This time the team at Helmholtz-Zentrum Dresden-Rossendorf set a new world record for magnetic fields with 91.4 teslas.  Sergei Zherlitsyn and his colleagues at the High Magnetic Field Laboratory Dresden (HLD) developed and used an electromagnetic coil weighing about 200 kilograms in which electric current created the giant magnetic field – for a period of a few milliseconds.  This lifts the record from the Los Alamos group, that’s likely worried more about the local forest fire this week, from 89 tesla.  Note these records run fractions of a second, not steady state.

What makes this worth knowing is the magnet results drive materials research.  For example, at Florida State the research from Los Alamos and HLD guide building experimental continuously running magnets.

Joachim Wosnitza, the HLD director explains, “With this record, we’re not really that interested in reaching top field values, but instead in using it for research in materials science,” even though the scientists are actually proud of being the first user lab worldwide to make such high magnetic fields available for research.  The more powerful a magnetic field is, the more precisely the scientists can examine those substances which are used for innovative electronic components or for so-called superconductors which conduct electricity without any resistance.

New World Record Setting Electomagnet. Click the thumbnail photo on the press release page linked above for very large downloads of this photograph. Click image for the largest view served here.

When an electromagnet is running the field it makes also influences the electric current used inside the magnet because it tries to push the electric current out of the coil. The stronger the current flows, the more powerful these forces are. “At 25 teslas, the copper would be torn apart,” said Wosnitza.

The materials coming for electronics, superconductors and components are going to need tested.  To examine as closely as possible the electric charge in the materials of tomorrow, researchers need higher magnetic fields with, for example, 90 or 100 teslas.  HLD is there, barely.

Wosnitza calculates, “At 100 teslas, the Lorentz force inside the copper would generate a pressure which equals 40,000 times the air pressure at sea level.”

That force level would tear copper apart like an explosion. Which is why researchers use specific copper alloys, which can withstand ten thousand times the atmospheric pressure. Then they add a corset made from a special fiber that is typically used for bulletproof vests and which holds the alloy together from the outside.

For several weeks, the HLD technicians worked on the coil that set the world record. The technicians wound six of these special wires with corsets into a coil that has a hollow space of 16 millimeters at its center. This permits the generation of 50 teslas within this special coil when a brief but powerful electric pulse flashes through the copper – a process that is over after a mere 0.02 seconds.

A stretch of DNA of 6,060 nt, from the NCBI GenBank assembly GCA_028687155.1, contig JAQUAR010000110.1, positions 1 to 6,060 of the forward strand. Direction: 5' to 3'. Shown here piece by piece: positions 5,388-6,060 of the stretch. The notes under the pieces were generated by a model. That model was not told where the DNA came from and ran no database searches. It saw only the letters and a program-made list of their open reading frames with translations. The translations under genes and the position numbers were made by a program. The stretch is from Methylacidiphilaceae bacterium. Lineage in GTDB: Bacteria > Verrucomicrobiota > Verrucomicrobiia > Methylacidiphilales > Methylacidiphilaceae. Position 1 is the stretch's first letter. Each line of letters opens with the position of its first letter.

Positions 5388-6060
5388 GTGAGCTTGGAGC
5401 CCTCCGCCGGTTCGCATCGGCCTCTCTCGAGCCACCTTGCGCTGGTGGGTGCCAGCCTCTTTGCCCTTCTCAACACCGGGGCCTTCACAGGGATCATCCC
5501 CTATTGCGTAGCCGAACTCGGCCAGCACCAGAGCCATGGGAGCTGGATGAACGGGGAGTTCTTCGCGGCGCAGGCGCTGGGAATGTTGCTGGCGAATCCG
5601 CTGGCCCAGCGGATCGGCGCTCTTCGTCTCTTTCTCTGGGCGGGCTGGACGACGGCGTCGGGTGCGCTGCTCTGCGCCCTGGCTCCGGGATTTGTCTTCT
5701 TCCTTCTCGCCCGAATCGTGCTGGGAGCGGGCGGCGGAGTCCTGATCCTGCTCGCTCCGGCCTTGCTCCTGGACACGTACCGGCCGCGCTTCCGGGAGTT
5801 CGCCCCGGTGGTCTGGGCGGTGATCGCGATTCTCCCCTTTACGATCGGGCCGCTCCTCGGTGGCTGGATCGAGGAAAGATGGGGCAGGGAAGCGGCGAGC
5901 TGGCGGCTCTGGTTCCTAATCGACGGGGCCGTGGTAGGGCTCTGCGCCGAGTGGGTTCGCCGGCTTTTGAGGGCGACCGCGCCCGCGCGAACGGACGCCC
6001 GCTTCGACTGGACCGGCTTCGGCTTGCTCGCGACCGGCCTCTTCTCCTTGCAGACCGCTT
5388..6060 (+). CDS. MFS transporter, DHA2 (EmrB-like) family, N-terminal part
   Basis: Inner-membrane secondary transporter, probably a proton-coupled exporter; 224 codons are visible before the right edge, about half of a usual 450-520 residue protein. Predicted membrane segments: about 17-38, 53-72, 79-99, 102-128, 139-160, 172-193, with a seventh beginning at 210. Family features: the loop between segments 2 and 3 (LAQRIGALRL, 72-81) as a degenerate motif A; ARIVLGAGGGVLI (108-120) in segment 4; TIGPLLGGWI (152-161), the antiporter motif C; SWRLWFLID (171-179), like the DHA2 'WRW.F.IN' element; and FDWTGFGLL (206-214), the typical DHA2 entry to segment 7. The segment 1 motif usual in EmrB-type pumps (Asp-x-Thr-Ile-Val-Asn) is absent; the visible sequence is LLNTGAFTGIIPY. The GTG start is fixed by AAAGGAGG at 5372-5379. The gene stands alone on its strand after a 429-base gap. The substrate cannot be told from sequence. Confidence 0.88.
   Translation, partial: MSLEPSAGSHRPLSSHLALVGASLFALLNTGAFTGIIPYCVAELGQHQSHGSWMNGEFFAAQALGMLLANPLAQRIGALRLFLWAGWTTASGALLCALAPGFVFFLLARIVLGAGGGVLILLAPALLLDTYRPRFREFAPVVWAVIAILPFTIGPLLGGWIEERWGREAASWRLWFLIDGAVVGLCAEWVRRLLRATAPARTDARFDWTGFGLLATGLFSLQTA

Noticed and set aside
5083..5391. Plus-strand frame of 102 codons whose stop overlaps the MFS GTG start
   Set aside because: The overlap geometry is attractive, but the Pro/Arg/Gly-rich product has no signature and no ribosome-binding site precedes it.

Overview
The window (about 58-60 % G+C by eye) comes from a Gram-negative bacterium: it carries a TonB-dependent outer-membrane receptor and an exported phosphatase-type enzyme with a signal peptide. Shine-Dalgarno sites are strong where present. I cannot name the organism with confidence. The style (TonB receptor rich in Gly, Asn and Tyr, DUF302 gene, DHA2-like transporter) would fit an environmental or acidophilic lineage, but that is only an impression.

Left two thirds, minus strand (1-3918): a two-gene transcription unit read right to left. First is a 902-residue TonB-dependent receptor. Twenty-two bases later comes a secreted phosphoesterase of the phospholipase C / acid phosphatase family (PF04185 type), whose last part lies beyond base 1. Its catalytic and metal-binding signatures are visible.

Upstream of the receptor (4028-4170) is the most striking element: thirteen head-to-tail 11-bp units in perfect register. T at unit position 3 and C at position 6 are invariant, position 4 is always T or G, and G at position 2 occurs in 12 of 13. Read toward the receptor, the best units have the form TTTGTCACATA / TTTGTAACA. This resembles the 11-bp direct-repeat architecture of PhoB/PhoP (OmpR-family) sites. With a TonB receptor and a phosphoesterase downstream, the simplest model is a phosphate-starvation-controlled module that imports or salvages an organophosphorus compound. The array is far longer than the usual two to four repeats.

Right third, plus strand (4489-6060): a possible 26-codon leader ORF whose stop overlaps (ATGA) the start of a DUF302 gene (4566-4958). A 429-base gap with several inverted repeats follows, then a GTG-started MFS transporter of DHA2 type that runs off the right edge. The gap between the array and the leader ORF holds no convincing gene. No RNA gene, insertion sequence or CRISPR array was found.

The technicians then added a second coil consisting of twelve layers of copper wire around the first one. This wire, though, can only withstand 2,500 times atmospheric pressure. But protected by a plastic corset, a current pulse lasting only a fifth of a second suffices to create a 40 tesla magnetic field inside the coil. Together with the 50 teslas of the inner coil, this adds up to the world record of more than 90 teslas.

Covered by a steel jacket, this double coil has a height of 55 centimeters and a diameter of 32 centimeters.  The size looks a lot like a fairly large water bucket. The new electromagnet will permit many future studies of new materials in the record setting magnetic field.

The Dresden High Magnetic Field Laboratory at Helmholtz-Zentrum Dresden-Rossendorf is attracting a flock of researchers from across Europe, Japan and America.  The reservations are stacking up to analyze materials.  Today there are five rooms equipped with similar coils and that can’t satisfy the crowds of researchers.  HLD plans an additional six of these “pulse cells” will be built by 2015.

Magnetic-field research at the HLD is continuing to expand even after setting the world record.

It may not seem important to build the world’s strongest magnet, but having such powerful magnets for testing the materials used in the things we use makes engineering them at the beginning much more of a sure thing.  Testing also show which paths of material development offer the most useful results.  The products to come from power lines to tiny electronic devices will all come sooner, better, cheaper and more glitch free because the testing will sift to the best ideas earlier.

Keep those tesla results increasing; it means better and more efficient products for everyone.


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